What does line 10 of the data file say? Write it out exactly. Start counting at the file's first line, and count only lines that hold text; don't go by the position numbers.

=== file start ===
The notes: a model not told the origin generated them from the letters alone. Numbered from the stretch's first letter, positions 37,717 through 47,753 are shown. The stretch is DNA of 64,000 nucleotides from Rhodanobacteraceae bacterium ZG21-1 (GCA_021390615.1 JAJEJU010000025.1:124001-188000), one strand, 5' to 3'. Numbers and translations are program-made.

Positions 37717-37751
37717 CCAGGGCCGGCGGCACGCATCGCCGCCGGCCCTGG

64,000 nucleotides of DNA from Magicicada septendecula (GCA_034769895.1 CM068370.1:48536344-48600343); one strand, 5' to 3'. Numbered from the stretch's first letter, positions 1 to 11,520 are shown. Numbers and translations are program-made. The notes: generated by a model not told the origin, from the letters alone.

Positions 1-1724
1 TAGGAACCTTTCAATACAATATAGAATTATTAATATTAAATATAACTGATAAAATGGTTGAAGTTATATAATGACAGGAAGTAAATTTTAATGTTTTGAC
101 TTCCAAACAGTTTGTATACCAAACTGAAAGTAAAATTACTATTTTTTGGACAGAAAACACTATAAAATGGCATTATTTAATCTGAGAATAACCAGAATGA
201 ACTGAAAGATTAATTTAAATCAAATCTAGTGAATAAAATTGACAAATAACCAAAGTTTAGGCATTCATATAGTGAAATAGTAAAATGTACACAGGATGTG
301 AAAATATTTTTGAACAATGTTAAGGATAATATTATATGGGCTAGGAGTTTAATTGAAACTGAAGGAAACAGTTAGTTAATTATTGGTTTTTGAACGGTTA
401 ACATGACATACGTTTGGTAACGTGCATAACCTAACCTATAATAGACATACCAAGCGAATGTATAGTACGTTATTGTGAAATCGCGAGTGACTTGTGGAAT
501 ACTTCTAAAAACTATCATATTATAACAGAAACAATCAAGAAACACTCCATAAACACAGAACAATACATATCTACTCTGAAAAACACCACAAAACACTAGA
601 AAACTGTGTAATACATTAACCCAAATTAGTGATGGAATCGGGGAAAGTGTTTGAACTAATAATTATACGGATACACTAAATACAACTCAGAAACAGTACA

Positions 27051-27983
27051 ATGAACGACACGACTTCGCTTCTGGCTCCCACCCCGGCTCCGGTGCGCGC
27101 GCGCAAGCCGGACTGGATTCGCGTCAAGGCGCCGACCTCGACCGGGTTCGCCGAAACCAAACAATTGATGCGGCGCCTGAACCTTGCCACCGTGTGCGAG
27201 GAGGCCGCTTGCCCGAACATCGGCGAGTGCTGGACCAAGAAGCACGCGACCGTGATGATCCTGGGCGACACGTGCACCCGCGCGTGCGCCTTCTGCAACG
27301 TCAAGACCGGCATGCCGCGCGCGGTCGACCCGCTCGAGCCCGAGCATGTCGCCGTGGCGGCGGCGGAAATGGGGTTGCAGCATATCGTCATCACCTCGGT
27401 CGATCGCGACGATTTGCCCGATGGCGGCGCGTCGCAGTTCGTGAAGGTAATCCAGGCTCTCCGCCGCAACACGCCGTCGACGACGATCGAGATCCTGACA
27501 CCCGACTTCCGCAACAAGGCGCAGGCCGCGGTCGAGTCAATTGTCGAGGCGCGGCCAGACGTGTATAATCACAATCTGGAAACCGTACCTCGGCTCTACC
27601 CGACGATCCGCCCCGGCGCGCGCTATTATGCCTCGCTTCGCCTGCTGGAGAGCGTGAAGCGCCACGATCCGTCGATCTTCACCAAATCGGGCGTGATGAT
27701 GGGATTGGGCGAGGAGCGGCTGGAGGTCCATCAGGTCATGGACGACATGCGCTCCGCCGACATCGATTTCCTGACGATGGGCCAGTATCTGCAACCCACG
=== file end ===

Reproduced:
401 ACATGACATACGTTTGGTAACGTGCATAACCTAACCTATAATAGACATACCAAGCGAATGTATAGTACGTTATTGTGAAATCGCGAGTGACTTGTGGAAT